Could five games make a difference in a pennant chase? Sure, for a team that isn't on track to lose 100 games already. But can a team even in the fringes of a pennant race lose that many more (or fewer) games in that situation to make a difference? Let's shift gears and look at a team with the same overall record as the '03 Royals -- the 2005 Twins:

When leading after 1: 22-7 (.759)
When leading after 6: 55-8 (.873)
When leading after 8: 62-1 (.984)

The 2005 Twins clearly had a far superior bullpen to the 2003 Royals; Joe Nathan was among the top closers in the league, and the only other relievers on the entire staff with above league-average ERAs were guys who pitched less than 10 innings, plus Francisco Liriano. And you can see the difference in the record after eight -- the Twins lost just one game where they went into the ninth with a lead all year, five better than the 2003 Royals.

But take another look at that record after six: at first glance, you might think that the Twins were four games better than the Royals in this mark as well, but you'd be missing an important point -- if the Twins lost eight games when leading after 6, then they have to have given up that lead in the 7th, 8th, or 9th. We've established that the Twins gave up only one lead that cost them a win in the 9th all season, which leaves 7 games that the Twins lost in some other late inning. Compare that to the 2003 Royals -- which by that reckoning only had 6 games in which they lost a top-of-7th lead in some inning other than the 9th. The Twins may have had a better bullpen statistically, but you wouldn't have been able to tell from the won-lost record.

Last but not least, the baseball-reference report lets you aggregate all teams in baseball into a single massive set of numbers, which shows something interesting: if you believe in Win Probability Added, then it's clear which inning of the game is the most important to have a lead in:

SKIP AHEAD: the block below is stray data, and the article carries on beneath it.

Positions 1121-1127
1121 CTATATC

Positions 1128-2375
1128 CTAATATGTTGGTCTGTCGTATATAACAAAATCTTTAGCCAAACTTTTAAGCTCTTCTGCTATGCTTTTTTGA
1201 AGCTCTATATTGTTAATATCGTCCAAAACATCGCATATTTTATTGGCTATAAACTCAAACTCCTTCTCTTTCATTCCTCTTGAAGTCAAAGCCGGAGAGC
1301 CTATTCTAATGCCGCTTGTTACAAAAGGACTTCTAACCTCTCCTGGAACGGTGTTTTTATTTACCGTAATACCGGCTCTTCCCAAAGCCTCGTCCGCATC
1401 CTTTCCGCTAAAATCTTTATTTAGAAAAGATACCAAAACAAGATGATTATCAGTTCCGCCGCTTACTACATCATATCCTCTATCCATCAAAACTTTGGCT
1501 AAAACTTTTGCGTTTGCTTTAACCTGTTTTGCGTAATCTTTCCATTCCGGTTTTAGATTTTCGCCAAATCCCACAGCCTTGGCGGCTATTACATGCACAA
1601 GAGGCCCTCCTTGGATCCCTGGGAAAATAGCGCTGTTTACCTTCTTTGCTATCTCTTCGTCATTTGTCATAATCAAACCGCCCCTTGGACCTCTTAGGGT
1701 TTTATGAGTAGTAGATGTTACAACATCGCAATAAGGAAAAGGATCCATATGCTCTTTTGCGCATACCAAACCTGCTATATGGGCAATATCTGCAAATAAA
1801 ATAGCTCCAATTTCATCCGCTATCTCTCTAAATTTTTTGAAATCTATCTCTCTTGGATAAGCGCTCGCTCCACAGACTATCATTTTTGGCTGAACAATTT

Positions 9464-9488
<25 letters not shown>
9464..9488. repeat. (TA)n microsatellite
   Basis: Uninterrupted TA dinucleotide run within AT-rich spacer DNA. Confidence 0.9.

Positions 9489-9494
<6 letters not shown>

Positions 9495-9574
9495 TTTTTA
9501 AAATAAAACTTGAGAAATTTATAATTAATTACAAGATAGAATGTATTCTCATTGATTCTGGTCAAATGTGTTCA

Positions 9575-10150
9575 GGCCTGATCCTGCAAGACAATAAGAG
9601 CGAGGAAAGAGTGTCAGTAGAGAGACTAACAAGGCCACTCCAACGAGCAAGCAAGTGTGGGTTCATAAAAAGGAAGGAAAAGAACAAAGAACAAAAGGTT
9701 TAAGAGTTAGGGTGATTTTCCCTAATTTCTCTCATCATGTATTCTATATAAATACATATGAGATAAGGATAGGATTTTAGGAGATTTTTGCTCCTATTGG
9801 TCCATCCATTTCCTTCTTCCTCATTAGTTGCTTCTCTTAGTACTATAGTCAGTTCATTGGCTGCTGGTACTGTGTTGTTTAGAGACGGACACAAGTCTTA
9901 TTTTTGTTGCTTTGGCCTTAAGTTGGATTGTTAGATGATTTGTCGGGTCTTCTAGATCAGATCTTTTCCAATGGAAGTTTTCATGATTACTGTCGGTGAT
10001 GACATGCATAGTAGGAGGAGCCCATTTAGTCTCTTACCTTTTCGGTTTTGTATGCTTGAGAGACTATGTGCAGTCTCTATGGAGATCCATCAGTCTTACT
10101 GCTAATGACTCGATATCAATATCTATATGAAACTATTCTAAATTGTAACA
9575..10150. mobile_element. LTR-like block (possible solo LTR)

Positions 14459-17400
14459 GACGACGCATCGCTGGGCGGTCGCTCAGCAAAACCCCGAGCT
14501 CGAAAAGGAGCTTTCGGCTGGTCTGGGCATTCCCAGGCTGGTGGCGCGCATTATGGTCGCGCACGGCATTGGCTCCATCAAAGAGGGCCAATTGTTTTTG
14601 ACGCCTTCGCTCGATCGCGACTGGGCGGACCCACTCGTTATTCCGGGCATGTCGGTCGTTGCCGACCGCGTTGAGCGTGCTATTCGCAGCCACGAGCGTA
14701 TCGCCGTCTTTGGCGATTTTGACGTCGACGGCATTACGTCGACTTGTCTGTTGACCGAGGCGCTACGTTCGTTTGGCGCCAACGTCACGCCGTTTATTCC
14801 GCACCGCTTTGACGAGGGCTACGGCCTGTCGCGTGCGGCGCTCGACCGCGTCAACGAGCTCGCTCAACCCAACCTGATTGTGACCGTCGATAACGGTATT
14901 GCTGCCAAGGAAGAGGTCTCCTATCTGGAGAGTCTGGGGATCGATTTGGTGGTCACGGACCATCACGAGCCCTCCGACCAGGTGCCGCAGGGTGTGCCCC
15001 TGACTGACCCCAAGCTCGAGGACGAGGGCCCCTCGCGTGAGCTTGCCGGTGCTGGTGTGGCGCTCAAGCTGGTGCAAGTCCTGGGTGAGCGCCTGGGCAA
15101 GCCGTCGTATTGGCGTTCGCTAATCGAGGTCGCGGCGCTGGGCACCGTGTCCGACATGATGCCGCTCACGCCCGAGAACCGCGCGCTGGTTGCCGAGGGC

When leading after 1: (2008) 815-376 (.684); (2007) 859-395 (.685); (2006) 837-401 (.676)
When leading after 6: (2008) 1827-306 (.857); (2007) 1865-300 (.861); (2006) 1840-308 (.857)
When leading after 8: (2008) 2087-91 (.958); (2007) 2108-102 (.954); (2006) 2100-118 (.947)

In fact, if you look at a number of seasons and aggregate them, looking for the relative points where they line up, you can see that the following progression of winning percentage holds remarkably steady for about as far back as you care to look:

Start of game: .500
Leading after 1: +.180 (total .680)
Leading after 2: +.035
Leading after 3: +.035
Leading after 4: +.035
Leading after 5: +.035
Leading after 6: +.040 (total .860)
Leading after 7: +.040
Leading after 8: +.050
Leading after 9: +.050 (total 1.000)

The first inning is clearly the most important inning to have a lead after, by far. After that, the 8th and 9th innings are slightly more important than the rest, and there's no real difference between the 7th and the 2nd as far as value toward winning a game is concerned.

So if you're asking the question, 'is it better to have a starter or reliever on in the 7th', I'd argue that, if each pitcher is likely to be equally effective, there's no difference -- there's likely a small advantage toward leaving in the starter in this case, since you're not turning to arguably your 8th best pitcher to get to your setup man.

If on the other hand, you're asking 'is it better to have a gassed starter or a fresh reliever in the 7th', then clearly it's better to have the reliever in the game, but that has nothing to do with the relative value of a starter's innings versus a 'dominant' reliever's innings, and everything to do with having an effective pitcher in the game when he's needed.